It didn’t take much prescience to predict that National Treasure would slow down at some point, just a working familiarity with British TV drama. I didn’t expect it to happen quite as quickly, though. In fairness, the episode gets off to a flying start, as the first scene is one of the strongest: Paul, against legal advice, gives a radio interview intending to protest his innocence, and complains about how the police publicised his case in the hope of drawing out other complainants. Which, if he’s innocent, is a reasonable point to make. On the other hand, if he’s guilty, the police might well be justified. “What should the law be doing?” he’s asked. “Protecting possible victims or protecting possible perpetrators?”; and since it’s not an easy question to answer even from a dispassionate standpoint, it’s no surprise he flounders.
Thereafter, though, much of the episode is given over to his daughter Dee (Andrea Riseborough, excellent again if occasionally, perhaps, a little too mannered), and the implication that her self-destructive – and, as in the final scene, generally just plain destructive – behaviour is in some way attributable to a not-so-Secret Pain: i.e. she was abused by Paul. Although on what we saw this week the babysitter (one of Paul’s accusers) also looks like a reasonable outside bet for the infliction of Secret Pain. Anyway, lots of flashbacks, lots of woozy colours, all hinting that something happened; but stopping short, for now, of making clear what that something might be. It comes to a head at Dee’s birthday party, when Marie – very clearly wondering herself about her husband’s guilt, but suppressing those doubts – slams into Dee for embracing victimhood. It’s Julie Walters at the top of her game, which is of course saying quite a lot. Marie also has to deal with Paul’s comedy partner Karl, and the strong suggestion that he might be a wrong ‘un: he makes a half-hearted pass at her, which he hurriedly withdraws when she makes it clear that there’s nothing doing. Which makes him a cad and a bounder, perhaps, but not – not yet, anyway – a predator.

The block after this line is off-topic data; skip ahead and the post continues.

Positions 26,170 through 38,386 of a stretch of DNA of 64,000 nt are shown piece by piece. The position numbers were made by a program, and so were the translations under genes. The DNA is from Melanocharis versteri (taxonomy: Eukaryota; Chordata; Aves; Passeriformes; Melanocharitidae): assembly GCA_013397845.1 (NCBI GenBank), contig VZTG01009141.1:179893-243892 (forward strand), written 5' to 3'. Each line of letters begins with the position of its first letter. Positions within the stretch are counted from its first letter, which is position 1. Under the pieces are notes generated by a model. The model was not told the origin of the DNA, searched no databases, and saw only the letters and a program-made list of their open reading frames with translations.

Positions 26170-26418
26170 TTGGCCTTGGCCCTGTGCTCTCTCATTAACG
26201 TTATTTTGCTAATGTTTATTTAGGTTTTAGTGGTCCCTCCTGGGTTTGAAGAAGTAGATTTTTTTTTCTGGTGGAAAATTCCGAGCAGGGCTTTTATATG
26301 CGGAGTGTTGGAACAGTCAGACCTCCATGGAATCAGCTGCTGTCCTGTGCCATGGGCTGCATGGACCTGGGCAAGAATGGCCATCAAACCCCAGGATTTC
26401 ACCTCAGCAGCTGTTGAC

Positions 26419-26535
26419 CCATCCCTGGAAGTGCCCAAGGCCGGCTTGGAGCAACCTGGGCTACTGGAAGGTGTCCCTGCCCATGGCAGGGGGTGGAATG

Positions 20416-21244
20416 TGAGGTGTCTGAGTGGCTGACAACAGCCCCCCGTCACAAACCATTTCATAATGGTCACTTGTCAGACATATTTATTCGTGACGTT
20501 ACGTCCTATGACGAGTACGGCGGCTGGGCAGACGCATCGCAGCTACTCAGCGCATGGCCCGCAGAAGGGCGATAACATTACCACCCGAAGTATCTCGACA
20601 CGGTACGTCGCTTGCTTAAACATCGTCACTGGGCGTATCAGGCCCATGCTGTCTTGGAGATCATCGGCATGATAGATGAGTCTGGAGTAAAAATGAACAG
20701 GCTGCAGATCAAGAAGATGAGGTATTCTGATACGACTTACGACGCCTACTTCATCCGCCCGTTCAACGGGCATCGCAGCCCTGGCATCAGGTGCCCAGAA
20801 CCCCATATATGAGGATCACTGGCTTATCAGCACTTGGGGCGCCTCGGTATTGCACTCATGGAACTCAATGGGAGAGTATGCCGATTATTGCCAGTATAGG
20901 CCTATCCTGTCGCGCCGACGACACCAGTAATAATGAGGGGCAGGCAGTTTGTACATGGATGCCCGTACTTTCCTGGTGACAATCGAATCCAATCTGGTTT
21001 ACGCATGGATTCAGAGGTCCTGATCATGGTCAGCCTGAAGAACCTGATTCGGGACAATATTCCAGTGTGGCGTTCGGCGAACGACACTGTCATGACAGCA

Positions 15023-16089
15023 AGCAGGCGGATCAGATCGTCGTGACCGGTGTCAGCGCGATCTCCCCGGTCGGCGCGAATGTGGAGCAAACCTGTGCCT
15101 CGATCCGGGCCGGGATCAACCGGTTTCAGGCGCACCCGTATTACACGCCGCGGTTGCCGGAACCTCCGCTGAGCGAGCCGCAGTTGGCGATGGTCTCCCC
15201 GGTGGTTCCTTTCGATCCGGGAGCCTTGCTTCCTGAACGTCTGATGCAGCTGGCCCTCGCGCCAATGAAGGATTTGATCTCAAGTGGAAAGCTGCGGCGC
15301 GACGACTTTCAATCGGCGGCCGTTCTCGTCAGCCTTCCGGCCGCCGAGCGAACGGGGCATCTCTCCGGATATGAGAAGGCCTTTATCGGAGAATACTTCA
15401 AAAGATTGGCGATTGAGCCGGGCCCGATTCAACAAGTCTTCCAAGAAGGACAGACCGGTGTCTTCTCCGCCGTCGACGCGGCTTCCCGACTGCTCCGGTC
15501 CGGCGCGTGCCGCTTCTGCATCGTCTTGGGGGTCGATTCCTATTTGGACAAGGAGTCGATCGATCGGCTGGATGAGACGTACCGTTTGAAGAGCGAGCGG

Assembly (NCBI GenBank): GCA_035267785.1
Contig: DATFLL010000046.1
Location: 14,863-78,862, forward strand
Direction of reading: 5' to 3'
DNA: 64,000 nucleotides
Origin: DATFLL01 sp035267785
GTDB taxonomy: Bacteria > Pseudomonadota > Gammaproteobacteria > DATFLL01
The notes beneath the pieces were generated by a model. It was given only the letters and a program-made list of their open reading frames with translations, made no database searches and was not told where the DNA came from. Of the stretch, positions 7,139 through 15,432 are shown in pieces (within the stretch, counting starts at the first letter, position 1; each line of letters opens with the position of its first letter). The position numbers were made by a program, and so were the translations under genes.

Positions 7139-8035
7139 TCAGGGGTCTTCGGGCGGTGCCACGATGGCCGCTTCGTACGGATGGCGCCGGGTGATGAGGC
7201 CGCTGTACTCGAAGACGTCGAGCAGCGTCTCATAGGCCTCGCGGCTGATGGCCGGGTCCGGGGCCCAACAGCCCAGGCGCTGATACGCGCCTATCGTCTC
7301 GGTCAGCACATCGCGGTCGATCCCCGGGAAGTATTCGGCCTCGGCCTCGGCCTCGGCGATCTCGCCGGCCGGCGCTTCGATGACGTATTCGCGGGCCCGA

It’s not bad, by any means. It’s actually quite good. In particular, every scene with Babou Ceesay as Paul’s lawyer confirms him, once again, as a talent to be watched. But it doesn’t feel essential, and last week’s did.